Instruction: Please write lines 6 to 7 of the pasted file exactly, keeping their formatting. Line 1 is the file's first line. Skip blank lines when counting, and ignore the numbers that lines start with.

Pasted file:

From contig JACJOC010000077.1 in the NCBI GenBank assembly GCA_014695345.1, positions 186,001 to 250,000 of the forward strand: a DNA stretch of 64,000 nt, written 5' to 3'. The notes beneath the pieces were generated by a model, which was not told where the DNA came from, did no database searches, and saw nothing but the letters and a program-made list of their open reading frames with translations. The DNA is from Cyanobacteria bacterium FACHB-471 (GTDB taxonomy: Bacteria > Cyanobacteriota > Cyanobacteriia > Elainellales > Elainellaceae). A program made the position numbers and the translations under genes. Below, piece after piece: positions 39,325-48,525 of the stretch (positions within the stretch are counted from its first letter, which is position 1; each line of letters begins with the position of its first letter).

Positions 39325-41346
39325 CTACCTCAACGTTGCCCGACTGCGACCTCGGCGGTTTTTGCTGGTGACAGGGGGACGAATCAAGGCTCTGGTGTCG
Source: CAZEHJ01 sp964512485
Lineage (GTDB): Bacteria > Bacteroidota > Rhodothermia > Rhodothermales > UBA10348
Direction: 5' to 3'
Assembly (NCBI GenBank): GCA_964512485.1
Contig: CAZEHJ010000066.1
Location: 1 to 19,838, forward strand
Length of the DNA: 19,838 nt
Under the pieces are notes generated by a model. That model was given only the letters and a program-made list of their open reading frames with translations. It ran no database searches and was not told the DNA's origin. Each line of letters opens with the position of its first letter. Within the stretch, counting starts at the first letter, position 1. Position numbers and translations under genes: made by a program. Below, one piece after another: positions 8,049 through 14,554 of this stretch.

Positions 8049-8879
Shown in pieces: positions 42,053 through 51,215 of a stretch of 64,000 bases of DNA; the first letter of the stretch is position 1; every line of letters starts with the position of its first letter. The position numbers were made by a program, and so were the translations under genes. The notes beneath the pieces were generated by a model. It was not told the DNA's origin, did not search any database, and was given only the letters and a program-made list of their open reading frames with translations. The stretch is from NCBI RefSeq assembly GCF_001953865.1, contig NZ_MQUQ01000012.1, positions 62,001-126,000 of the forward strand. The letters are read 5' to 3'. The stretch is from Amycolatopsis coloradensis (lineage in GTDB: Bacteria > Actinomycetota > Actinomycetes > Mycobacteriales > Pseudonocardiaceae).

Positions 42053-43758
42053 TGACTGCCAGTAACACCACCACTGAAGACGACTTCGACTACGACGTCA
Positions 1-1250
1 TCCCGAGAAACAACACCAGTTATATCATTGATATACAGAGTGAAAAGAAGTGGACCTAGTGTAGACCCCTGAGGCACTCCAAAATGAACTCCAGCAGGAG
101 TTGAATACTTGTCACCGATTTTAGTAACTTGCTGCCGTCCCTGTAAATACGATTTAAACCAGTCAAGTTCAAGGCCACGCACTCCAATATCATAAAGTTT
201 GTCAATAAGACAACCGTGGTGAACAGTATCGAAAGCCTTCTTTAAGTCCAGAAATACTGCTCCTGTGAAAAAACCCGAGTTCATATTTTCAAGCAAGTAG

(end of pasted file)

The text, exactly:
Direction: 5' to 3'
Assembly (NCBI GenBank): GCA_964512485.1